Computers have been my hobby since I was 12. Now I'm a freelance Java developer. Like many other developers I am working on various private projects. Some are open source components (Butterfly Components - DI container, web ui, persistence api, mock test api etc.). Some are the tutorials at Yet others are web projects. I hold a bachelor degree in computer science and a master degree in IT focused on P2P networks. Jakob has posted 35 posts at DZone. You can read more from them at their website. View Full User Profile

Butterfly DI Container 2.4.0

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Butterfly Container is a Java dependency injection container. It is smaller (~100KB jar), yet more flexible and easier to use than Spring, Pico, and Guice (at least in the developers' opinion). Instead of XML, Butterfly Container is configured using a simple, flexible, Java-like configuration language, or by plugging plain non-annotation, non-reflection Java factories into the container. There are no external dependencies.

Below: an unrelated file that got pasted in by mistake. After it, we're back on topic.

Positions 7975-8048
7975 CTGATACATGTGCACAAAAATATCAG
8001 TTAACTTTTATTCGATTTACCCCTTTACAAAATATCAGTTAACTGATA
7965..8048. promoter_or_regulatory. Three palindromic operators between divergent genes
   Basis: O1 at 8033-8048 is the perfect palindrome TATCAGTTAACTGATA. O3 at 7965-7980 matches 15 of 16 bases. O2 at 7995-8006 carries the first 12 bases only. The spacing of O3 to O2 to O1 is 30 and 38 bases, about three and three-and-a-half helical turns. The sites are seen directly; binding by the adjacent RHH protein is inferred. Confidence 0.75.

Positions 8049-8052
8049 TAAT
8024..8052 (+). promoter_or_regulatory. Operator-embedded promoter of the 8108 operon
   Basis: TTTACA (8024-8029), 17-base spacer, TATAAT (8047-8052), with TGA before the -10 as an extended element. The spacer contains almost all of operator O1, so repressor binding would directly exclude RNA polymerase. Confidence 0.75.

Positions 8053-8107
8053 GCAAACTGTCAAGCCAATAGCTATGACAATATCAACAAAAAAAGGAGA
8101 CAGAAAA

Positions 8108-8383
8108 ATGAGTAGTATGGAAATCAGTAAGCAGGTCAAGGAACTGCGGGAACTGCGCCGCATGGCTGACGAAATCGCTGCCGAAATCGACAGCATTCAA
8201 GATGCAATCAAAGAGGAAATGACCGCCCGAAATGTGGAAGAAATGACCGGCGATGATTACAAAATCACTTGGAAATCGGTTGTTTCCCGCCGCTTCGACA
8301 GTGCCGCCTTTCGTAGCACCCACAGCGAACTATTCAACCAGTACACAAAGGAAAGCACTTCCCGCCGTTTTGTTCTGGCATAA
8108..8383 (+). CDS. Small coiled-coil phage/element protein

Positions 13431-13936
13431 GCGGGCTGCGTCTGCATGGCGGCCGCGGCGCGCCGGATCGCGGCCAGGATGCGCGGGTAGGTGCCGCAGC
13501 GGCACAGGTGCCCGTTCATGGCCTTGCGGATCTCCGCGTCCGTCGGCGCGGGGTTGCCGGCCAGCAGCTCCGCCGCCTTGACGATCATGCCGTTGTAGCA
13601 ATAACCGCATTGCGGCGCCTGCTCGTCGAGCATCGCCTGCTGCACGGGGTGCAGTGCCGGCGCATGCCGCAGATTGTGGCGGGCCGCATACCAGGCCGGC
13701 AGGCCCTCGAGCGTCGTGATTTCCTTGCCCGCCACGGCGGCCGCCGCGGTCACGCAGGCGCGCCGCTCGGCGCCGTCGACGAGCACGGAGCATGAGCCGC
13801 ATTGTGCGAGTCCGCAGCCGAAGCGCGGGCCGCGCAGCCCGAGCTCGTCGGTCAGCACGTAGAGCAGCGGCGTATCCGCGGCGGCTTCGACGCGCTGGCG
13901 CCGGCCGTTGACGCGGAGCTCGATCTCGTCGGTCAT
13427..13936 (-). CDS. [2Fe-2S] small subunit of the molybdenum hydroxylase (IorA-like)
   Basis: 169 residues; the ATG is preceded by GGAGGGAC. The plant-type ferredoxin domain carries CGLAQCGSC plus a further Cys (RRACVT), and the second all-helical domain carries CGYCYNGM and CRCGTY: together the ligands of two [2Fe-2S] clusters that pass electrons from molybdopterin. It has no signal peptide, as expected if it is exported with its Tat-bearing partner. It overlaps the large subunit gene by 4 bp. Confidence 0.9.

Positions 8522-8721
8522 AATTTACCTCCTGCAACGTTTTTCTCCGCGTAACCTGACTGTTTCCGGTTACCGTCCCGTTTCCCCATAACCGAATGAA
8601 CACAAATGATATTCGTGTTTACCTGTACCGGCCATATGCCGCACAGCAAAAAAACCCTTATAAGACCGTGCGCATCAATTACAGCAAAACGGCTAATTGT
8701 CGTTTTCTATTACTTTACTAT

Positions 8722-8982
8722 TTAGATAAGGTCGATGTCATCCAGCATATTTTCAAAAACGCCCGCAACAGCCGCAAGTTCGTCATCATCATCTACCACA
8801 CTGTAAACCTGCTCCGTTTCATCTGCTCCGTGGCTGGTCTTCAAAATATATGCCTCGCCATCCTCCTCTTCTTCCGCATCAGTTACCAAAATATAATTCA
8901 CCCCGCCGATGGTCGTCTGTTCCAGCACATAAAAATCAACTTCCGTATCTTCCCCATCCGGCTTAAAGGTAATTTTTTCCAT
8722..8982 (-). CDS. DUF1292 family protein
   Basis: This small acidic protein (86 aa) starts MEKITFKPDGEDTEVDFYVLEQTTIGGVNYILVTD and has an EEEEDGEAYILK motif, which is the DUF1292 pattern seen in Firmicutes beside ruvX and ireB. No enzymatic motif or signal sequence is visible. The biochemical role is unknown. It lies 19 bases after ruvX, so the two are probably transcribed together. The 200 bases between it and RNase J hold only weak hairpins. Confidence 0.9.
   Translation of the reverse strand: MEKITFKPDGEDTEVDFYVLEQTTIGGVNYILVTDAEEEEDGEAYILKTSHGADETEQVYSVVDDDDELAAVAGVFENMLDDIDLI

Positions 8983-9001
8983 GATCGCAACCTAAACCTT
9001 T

In addition to being smaller, Butterfly Container is also much faster than Guice, which again claims to be faster than Spring.

Here are a few examples of the configuration language:

myBean1 = * com.jenkov.MyBean();        /* simple instantiation*/
myBean2 = * com.jenkov.MyBean(myBean1); /* constructor injection*/
myBean3 = * com.jenkov.MyBean(myBean2)
              .setExtraBean(myBean1);   /* constructor + setter injection */

Version 2.4.0 is the stable release of the 2.3.x beta series. It contains much improved error messages during container script parsing, and a few bug fixes related to casting to Java primitives in the scripts.

Version 2.4.0 also pioneers the implementation of the exception enrichment technique described here:

Version 2.4.0 is the third release this year, but not the last. More advanced features are planned for release this year. Features like easy map configuration, internationalization support etc.

We are also currently working on an extended user guide. It is not yet public, but it already a 90 page PDF (A4). Butterfly Container is incredibly flexible, so covering all the possibilities takes up quite a few pages.

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Published at DZone with permission of its author, Jakob Jenkov.

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